On Saturday night, Christine Archibald, a young woman who had given her life to help others, was murdered whilst visiting London from the Calgary homeless project she had worked with; a centre and a city that has been devastated by her loss.
Christine Archibald was one of the first victims to be named and, as I read more about her and her work and discovered the news that she had died in the arms of the man she loved on OUR streets, I could not feel anything but rage and upset that such a wonderful woman had, through fate, been in the wrong place at the wrong time and had paid such a terribly high price. Any one of us could have been Chrissy.
As a fellow worker among the poor, I felt the loss on a personal level. Most people are totally unaware of how tough it is working with the homeless and the complexity of the issues you encounter. It is thankless and endless work with little or no pay. Yet those of us who work this sector understand the need ; the crises that no- one truly wants to talk about and the reality that to pass by a homeless person is so much easier than to smile or do something to help. As the amazing London street charity, Street Kitchen, say in their slogan: ‘Solidarity NOT Charity’.
Speaking first thing on Sunday morning with my We Care charity board, we decided to launch a Gofundme page to create something positive out of the huge loss of Christine who was known to everyone in Calgary, Canada, as Chrissy. In Canada, people had started to volunteer at homeless shelters, people had begun to donate to food banks, all using the campaign strap line, “ Say Chrissy sent you”…how could this not melt your heart?
We decided that the best way to remember her was to launch a homeless project in her name, the aim of which would be to support micro homeless and poverty projects that, with a very small amount of cash, can do amazing work. Two such endeavours are Street Kitchen whose slogan “Solidarity Not Charity” was so apt, and ‘Inspire’, a group We Care charity supports.’Inspire’ works during the school holidays in south London, feeding kids and giving them a safe and supervised place to play so that their low- paid parents do not have to take time off work and lose any income. Both achieve amazing results but always struggle to raise money, even to buy a fridge or rent storage space. For many who run these projects, funding is a daily worry. The removal of this worry and being able to say: “Hey! Chrissy sent us”, would insure some good would come out of her tragedy.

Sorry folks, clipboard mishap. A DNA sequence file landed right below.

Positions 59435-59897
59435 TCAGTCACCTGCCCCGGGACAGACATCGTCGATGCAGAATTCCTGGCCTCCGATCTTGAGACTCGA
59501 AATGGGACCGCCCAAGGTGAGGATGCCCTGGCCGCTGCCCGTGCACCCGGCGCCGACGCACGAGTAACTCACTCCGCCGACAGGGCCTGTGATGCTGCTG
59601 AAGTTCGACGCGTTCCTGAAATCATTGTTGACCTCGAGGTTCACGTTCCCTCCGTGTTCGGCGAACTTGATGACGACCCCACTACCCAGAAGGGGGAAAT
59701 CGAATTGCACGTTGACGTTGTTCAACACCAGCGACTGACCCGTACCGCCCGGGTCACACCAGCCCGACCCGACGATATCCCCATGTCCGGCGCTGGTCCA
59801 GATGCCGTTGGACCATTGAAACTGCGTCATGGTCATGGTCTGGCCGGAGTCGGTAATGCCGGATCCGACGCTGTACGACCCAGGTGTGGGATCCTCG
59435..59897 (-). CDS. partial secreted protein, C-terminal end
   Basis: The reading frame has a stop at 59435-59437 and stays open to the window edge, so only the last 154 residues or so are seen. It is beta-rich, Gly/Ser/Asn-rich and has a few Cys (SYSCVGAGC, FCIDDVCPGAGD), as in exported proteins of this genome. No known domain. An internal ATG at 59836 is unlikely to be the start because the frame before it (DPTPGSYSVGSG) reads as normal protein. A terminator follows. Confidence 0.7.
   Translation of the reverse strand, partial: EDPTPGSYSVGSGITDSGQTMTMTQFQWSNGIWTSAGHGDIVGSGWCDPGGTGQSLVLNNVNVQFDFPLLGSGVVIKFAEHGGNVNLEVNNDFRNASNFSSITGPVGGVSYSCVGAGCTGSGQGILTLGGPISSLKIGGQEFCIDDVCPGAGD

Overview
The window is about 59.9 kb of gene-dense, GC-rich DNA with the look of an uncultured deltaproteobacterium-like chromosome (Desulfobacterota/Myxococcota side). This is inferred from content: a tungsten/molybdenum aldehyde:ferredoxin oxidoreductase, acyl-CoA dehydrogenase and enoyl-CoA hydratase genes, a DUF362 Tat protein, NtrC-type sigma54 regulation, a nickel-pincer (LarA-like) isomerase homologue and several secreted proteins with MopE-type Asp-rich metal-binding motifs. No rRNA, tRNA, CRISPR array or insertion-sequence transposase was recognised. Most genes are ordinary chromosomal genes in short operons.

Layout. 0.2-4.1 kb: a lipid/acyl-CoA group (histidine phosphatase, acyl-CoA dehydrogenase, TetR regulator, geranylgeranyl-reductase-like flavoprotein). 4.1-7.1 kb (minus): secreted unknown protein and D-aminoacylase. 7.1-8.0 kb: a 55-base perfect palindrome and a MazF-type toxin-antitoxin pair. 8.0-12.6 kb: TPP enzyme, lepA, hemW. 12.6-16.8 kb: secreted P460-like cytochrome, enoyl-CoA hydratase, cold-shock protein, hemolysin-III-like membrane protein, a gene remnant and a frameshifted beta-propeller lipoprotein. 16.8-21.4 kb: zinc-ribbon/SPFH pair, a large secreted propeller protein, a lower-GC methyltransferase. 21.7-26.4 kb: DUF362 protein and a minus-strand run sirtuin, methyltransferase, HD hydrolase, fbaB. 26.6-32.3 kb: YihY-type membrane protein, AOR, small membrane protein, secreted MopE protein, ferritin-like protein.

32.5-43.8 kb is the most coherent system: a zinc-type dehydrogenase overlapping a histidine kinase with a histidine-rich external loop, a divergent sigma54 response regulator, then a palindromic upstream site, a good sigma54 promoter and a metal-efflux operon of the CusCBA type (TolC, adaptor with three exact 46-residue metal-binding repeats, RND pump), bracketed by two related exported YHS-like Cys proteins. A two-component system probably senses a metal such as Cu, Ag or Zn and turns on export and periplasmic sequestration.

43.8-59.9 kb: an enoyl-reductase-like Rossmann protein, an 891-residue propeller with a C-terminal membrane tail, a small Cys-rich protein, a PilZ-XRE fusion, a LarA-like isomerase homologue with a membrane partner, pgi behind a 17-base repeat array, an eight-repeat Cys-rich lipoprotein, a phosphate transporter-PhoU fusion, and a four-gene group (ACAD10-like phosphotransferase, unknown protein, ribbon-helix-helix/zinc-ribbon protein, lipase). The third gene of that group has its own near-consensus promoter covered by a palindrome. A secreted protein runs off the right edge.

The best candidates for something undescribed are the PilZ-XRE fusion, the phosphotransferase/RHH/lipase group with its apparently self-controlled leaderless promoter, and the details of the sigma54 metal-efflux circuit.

By Monday, the campaign was up and running on Facebook. Friends of Chrissy were posting support and we felt that we were doing the right thing. Chrissy was one of us, a fellow campaigner and worker for the homeless and poor. Who would not donate to help raise the £10,000 we need? After all, in the age of Corbyn and with the rise of social justice, are we not all Christine Archibald?
So far, across social media over 100,000 people have shared our tweets and ‘Liked’ our Facebook page, and yet it seems this is one tragedy that has allowed most to just tweet the appeal without any thought of donating. It is as though they feel that that justifies not putting their hands in their pockets to donate £1; less than the cost of a cup of coffee. It would appear that those who work with the homeless, care workers and the huge number volunteers and low-paid individuals who strive tirelessly to help the vulnerable, the poor and the disabled, have no real value in society. The loss of a colleague, murdered on our streets, is just yesterday’s news. It is another statistic, another cause we won’t be donating to, another cause that can wait for another day; after all, we always give to the homeless at Christmas. The reality of homelessness and the numbers living on our streets as well as the rise in the 3 million souls using food banks because of lack of income seems to escape people’s notice, both left and right of the political spectrum. Even the people who follow my Twitter feed, whom I thought shared my activism and concern for social justice and who could afford to donate the cost of a coffee, shocked me to the core by walking by on this one.
Distributing £10,000 across micro charities would do a huge amount of good in the name of Chrissy, bringing some purpose to her tragic loss. But it seems that Twitter has become our excuse, our ‘get out clause’, our reason for no longer having a care or a thought about this woman’s story. Or maybe you are all in such a state of shock, you have not got round to chipping in £1 to support the We Care homeless projects to bring light out of the darkness. I hope you prove me wrong.